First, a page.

On several consecutive mornings in early 2014, I woke up with one agonizing plea: Please, Lord, let the Ukrainian service members still be alive. I feared that while I slept, Russians might have slaughtered thousands of outgunned and outnumbered Ukrainians trapped on their own air and naval bases.
Hostilities between Russia and Ukraine began in that year with Russia’s lightning-quick occupation of Crimea, a region coveted by Russian President Vladimir Putin. Within hours, Ukrainian service members at various military installations were trapped on their own soil by Russian forces. If they had fought back, almost certainly they would have died. If they didn’t resist, it was unclear how they would fare. My job, as deputy assistant secretary of defense, was to lead a team drafting proposals for then-Defense Secretary Chuck Hagel and President Barack Obama, outlining options for the United States to help Ukraine defend itself against further Russian aggression.
The situation was urgent: Viktor Yanukovych, the corrupt, Russia-friendly president of Ukraine whose election was aided by Paul Manafort — Donald Trump’s future campaign chairman and, as of last year, a felon — had overseen years of government plunder. His military was under-resourced and gave up without a fight. The Russians seized dominance of the air and sea, illegally took over Crimea and started a separatist war in the Donbas region of eastern Ukraine that persists today. At the outset, Ukraine’s government sought both lethal and nonlethal aid from Western nations. The Obama administration announced a $53 million nonlethal aid package later that year.
Republicans in Congress criticized Obama for not providing weaponry. They praised President Trump after he approved arms sales to Ukraine in 2017, including the Javelin antitank systems mentioned by Ukrainian President Volodymyr Zelensky in the July 25 call with Trump that’s at the heart of the House’s impeachment inquiry. Now, though, Trump is accused of delaying nearly $400 million in military aid at around the same time he encouraged Zelensky to look for compromising information about one of Trump’s political rivals, former vice president Joe Biden, whose son Hunter Biden was on the board of directors of the Ukrainian gas company Burisma.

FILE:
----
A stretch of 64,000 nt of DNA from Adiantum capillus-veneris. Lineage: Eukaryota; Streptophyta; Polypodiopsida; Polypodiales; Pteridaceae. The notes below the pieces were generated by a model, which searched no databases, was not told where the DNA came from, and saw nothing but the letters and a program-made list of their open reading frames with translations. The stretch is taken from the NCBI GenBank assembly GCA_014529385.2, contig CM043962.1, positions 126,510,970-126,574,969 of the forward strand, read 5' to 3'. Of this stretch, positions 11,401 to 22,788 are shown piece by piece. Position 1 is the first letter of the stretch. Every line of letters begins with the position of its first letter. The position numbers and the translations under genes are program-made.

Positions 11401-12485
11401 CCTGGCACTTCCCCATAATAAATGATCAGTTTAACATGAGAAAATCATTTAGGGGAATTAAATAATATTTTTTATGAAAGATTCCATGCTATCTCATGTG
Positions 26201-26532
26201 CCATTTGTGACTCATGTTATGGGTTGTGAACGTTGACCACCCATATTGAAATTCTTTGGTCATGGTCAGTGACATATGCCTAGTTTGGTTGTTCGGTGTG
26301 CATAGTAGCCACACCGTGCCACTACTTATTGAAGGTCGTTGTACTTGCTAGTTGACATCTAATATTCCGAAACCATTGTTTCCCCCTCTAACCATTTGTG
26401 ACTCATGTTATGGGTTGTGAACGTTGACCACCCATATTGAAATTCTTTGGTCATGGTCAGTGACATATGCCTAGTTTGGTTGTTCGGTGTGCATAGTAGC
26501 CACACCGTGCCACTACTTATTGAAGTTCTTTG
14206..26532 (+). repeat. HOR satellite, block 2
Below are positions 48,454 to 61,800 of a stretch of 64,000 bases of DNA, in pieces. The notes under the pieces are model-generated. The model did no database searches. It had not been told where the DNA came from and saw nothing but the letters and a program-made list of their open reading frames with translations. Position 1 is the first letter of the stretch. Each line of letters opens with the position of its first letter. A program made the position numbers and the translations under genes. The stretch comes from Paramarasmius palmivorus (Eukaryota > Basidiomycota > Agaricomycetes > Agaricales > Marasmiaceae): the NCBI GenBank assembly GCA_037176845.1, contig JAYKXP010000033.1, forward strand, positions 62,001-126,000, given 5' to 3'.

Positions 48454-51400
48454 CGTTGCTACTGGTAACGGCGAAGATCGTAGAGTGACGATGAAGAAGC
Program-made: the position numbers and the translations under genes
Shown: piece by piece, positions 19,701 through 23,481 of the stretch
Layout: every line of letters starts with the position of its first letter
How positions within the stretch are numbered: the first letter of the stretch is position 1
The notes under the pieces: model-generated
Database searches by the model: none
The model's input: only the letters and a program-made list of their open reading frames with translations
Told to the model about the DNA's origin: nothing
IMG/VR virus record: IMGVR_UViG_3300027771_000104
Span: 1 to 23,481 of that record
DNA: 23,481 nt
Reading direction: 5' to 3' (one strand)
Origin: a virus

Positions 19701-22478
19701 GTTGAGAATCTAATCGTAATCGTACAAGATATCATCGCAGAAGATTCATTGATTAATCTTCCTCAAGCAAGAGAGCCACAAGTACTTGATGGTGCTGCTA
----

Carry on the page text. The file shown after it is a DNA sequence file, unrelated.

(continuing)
In the context of Ukraine’s shooting war — and the political war between the United States and Russia — Trump’s alleged actions suggest his contempt for his constitutional duty and his lack of stewardship of American military and diplomatic resources. But they’re also a reminder of his persistent flirtation with prerogatives claimed by Putin, unquestionably a U.S. adversary. Trump’s motivation may have been domestic politics, but Putin’s machinations made Ukraine vulnerable to Trump’s apparent push in the first place.
In 2016, Ukrainian officials found a ledger that catalogued payments made to Manafort by Ukraine’s government. Around the same time, Manafort was denying reports that he had played a part in weakening language in the Republican Party platform regarding assistance to Ukraine in its war against Russia.